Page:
Arena Football vs. Indoor Football
by Randy Snow
Originally posted on Yahoo! Voices, Thursday, February 23, 2012
I attended my first Arena Football game in 2000. I was also an AFL season ticket holder from 2001-2008 and have been covering the Arena Football League since 2003. I have even covered various Indoor Football teams as well over the years. So believe me when I tell you that there is a difference between Arena Football and the many indoor football leagues that currently play around the country.
All too often I will read a headline by a local sports reporter announcing that an Arena Football team is coming to their town when, in reality, it is an indoor football team that has no affiliation to the Arena Football League. What's the difference?
Allow me to explain.
Arena Football was the brainchild of Jim Foster who was a Promotions Manager for NFL Properties. On February 11, 1981, while attending the Major Indoor Soccer League All Star game at Madison Square Garden in New York, Foster got the inspiration for the game of Arena Football. He took a manila folder from his briefcase and began to make a sketch of what the field would look like. He also made notes on how many players there would be and some of the rules of the game. (A replica of that manila folder is on display at the Pro Football Hall of Fame in Canton, Ohio)
The main thing that makes Arena Football unique is the rebound nets. They are located at each end of the field and keep the ball in play on kickoffs, missed extra points and errant end zone passes. Any ball that bounces off the nets and back into the field of play is a live ball and can be recovered and advanced by either team.
There are eight players on each team; three down linemen, three wide receivers, a quarterback and a fullback. Over 90% of the plays are passing plays in the AFL so the fullback's main job is to act as a blocker for the blitzing linebacker. There are only a handful of running plays in any Arena Football game.
There were a couple of test games in the mid 1980's and the league officially launched in the spring of 1987. There were only four teams that first year (Pittsburgh, Chicago, Washington and Denver) and they only played a six-game regular season schedule, but fans loved it and the sport has continued to grow ever since.
In 1990, Foster was awarded a patent from the U.S. government for the sport of Arena Football. It is the only patent of its kind in the world of sports.
Arena Football was so popular that in 2000, the AFL launched its own 15-team minor league called arenafootball2, or af2 for short. They played in smaller market cities like Moline, Illinois, Roanoke, Virginia and Augusta, Georgia. By 2002, the af2 had 34 franchises playing around the country. Arena Football is played in the spring and summer so as not to overlap with the NFL season.
The AFL did shut down for one season in 2009, but the af2 continued to play that year. The af2 wound up buying the assets of the AFL in bankruptcy court and re-launched itself as the new AFL in 2010 under a new business model. This year, the AFL will celebrate its 25th season on the 50-yard gridiron. There are 17 teams playing an 18-game schedule with a featured game every Friday night on the NFL Network.
The first competitor to the Arena Football League came along in 1998 when the Indoor Professional Football League took to the field. It lasted only three seasons.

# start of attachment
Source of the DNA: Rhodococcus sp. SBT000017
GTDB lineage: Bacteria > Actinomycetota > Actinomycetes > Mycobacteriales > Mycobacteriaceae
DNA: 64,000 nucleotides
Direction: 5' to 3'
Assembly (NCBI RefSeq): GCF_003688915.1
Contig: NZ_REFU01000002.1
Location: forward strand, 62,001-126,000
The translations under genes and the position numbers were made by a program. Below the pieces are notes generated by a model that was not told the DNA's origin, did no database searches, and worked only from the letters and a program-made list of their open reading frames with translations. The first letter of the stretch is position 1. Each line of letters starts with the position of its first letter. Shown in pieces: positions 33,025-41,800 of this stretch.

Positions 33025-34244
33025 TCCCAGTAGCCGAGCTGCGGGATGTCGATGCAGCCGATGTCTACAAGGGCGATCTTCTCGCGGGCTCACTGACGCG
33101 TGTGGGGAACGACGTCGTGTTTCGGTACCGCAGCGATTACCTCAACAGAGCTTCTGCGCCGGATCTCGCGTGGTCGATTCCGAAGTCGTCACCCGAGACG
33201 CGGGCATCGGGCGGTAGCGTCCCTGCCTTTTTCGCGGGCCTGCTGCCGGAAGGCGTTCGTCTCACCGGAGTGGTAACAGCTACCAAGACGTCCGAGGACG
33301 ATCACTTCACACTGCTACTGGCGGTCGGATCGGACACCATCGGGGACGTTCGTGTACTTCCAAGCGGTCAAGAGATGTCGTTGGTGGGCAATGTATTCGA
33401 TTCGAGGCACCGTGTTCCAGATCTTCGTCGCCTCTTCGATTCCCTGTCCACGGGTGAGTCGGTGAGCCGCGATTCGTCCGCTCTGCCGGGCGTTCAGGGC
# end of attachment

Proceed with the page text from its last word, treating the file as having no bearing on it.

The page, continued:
Then came the Indoor Football League in 1999. It lasted just two seasons, but a new IFL debuted in 2009. The National Indoor Football League followed in 2001 and lasted until 2007. Over the years there have been several other indoor leagues that have had various degrees of success. Leagues with names like the Intense Football League, United Indoor Football, the Great Lakes Indoor Football League (which changed its name to the Continental Indoor Football League in 2007), the Southern Indoor Football League, the Lone Star Football League and the World Indoor Football League. Some are still playing today while others either ran their course and folded or merged with other Indoor leagues.
When the Great Lakes Indoor Football League debuted in 2006, it was the only indoor league to feature seven-on-seven play rather than the standard eight players used by every other league. However, they too have now switched to the eight man format.
The main difference in Indoor Football is that they do not use the rebound nets, just goalposts, and they have a more balanced offense which features a more predominant running game. Since indoor teams don't use the rebound nets, they are able to play in facilities that have a much lower ceiling than AFL teams require.
Both Arena Football and Indoor Football teams share the same goal. To give players a chance to play and to be seen so that they might get a chance to move up to the next level, i.e. the Canadian Football League, the United Football League or the NFL. And many players have done just that. The most famous and successful has to be Kurt Warner, who played for the Iowa Barnstormer of the AFL in 1996 and 1997 and won a Super Bowl with the St. Louis Rams in 2000. But there are many, many more who also owe their pro careers to a game played on a 50-yard field.
There is only one Arena Football League and about seven Indoor leagues playing round the country. While the play on the field might be similar, only the Arena Football League can boast of a patent on its style of play and weekly, national exposure of its games on TV.
So the next time you see an article about arena football, ask yourself, "Is it really arena football they are talking about, or is it indoor football?"
Now you know the difference.